Residents express concern after city alters pollution restrictions for Rubbertown plant
It was a partial win for American Synthetic Rubber (ASR), and many in the community aren't happy.
LOUISVILLE, Ky. (WDRB) -- Some Louisville Metro Council members say the city is sending a message that black lives don't matter.
It stems from a decision concerning a Rubbertown plant and its pollution output.
It was a partial win for American Synthetic Rubber Company (ASRC), and many in the community aren't happy. There was disappointment and anger after the Air Pollution Control District (APCD) issued its final ruling about the company.
ASRC had wanted the district to significantly raise the amount of cancer-causing Butadiene it's allowed to release.
"Do black lives and poor lives in west Louisville not matter?" asked Louisville Metro Council member Mary Woolridge. "I think they do. I am not a happy camper, and the folks that I serve in west Louisville and southwest Louisville, they are upset."
The APCD decided it will not allow the company to nearly double the Butadiene coming from the company's flare stack, but it will allow the company to
modify what's called "fugitive emissions." Instead of a goal of one in 1 million, it's now three in 1 million.
"This has been a misunderstanding in the community," said APCD Director Keith Talley Sr. "It doesn't mean we're allowing ARSC to, from this point forward, to release more, to release three, what it is, they've been lowering -- they are down to three -- and their goal is to push down."
"Louisville's STAR regulations, which are more rigorous than federal EPA standards, have helped to significantly improve air quality for Rubbertown neighbors and our larger community, with overall air toxics dropping 53 percent," said Louisville Mayor Greg Fischer.
"The APCD and this administration has continued what they've always done, which is pacify the chemical industry at the expense of people who live in southwest Louisville," said resident Eboni Cochran.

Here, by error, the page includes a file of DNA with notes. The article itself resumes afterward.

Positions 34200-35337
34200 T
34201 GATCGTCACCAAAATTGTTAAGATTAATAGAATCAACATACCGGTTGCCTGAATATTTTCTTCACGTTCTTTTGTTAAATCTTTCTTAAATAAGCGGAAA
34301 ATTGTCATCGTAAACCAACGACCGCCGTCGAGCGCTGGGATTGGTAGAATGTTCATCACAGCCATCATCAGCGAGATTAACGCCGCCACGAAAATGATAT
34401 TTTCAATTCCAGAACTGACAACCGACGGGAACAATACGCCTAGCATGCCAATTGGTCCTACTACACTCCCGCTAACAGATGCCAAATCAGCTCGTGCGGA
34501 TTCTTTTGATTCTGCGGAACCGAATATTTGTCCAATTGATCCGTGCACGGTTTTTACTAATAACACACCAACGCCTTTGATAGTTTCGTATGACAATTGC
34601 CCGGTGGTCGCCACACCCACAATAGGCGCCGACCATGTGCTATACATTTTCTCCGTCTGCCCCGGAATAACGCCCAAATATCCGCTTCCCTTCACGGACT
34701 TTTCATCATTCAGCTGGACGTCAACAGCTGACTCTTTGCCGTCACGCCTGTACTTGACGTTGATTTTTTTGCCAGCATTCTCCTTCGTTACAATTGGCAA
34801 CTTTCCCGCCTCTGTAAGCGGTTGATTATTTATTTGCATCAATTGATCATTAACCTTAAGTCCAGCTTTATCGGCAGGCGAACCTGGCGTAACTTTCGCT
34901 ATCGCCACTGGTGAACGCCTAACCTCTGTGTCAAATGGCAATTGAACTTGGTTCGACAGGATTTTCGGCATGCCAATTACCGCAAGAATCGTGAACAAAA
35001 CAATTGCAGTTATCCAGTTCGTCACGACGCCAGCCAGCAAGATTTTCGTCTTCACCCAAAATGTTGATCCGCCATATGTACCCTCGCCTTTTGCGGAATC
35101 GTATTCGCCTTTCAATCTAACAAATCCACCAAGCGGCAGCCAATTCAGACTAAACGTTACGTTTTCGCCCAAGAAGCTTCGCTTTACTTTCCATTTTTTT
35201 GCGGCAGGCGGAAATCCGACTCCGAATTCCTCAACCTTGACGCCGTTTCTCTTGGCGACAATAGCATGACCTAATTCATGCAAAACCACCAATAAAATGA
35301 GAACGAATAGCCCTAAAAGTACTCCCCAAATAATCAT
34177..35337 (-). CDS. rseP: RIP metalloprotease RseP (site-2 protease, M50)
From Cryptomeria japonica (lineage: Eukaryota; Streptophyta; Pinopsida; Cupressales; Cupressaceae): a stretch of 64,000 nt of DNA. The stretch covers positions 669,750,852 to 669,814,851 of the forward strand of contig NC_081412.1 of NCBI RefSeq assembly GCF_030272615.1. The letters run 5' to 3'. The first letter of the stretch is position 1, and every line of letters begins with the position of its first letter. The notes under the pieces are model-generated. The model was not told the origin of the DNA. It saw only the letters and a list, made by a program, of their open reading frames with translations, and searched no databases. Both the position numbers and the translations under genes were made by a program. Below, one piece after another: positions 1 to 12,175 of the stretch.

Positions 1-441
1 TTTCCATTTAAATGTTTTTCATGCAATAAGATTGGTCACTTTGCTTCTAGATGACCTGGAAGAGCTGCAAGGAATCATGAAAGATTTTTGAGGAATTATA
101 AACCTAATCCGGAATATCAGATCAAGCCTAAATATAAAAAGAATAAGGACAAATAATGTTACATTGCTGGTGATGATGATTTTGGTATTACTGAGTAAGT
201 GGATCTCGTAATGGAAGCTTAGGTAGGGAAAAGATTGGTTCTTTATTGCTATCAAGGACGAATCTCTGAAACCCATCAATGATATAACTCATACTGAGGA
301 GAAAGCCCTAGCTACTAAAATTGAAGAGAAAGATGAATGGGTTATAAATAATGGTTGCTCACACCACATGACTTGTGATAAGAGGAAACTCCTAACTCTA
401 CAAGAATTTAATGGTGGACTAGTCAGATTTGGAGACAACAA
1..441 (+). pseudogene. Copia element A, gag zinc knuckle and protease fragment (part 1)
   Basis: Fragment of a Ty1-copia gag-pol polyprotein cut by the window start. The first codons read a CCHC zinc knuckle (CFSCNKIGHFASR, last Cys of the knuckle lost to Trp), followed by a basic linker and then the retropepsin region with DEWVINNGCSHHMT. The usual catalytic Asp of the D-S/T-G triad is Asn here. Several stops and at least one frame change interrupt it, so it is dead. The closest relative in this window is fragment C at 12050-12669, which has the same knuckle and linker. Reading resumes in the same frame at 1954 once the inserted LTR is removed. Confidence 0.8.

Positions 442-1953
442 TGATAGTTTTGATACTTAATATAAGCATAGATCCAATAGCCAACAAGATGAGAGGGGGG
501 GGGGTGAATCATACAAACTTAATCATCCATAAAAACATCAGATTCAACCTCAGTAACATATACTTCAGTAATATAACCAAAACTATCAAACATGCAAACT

As for concerned residents who are not happy about the decision, Talley tried to offer encouragement.
"I completely understand," he said. "That's a community that suffered a long time for much higher toxic releases in their community and STAR was written to address that."
ASRC send out a press release. It says, in part, "American Synthetic Rubber Company’s request for modification of its emission goals under Louisville’s Strategic Toxic Air Reduction program was substantially approved by the Air Pollution Control District today."
"ASRC respects the District’s decision, which adheres to the legal requirements under the STAR program and maintains appropriate safeguards for the community," said Guillaume Coiraton, plant manager for ASRC, in a statement. "The District’s decision also recognizes that the facility fully complies with all plant-wide goals for total emissions under STAR regulations. ASRC considers the health of its employees and residents in the community as its highest priority, and we will continue our efforts to reduce actual emissions every day."
Councilwomen Mary Woolridge and Jessica Green say they are upset with the mayor and want it to be known.
"If you are not for my people -- the people that I serve, the neighborhood that I live in -- I am not for you," Green said.
"I encourage the public to make their voices heard," said Woolridge. "I want you to call APCD. We need to hear you loud and clear. We need to call the mayor."
Some council members question if this decision would have happened in a richer area of town..
"What does this mean for people who are concerned with the toxic chemicals?" asked Talley. "Again, I can't emphasize enough the incredible level of reduction taking place in the toxic emissions from Rubbertown, over 90 percent."
Both sides have 30 days to appeal -- but ASRC says it does not plan to appeal.
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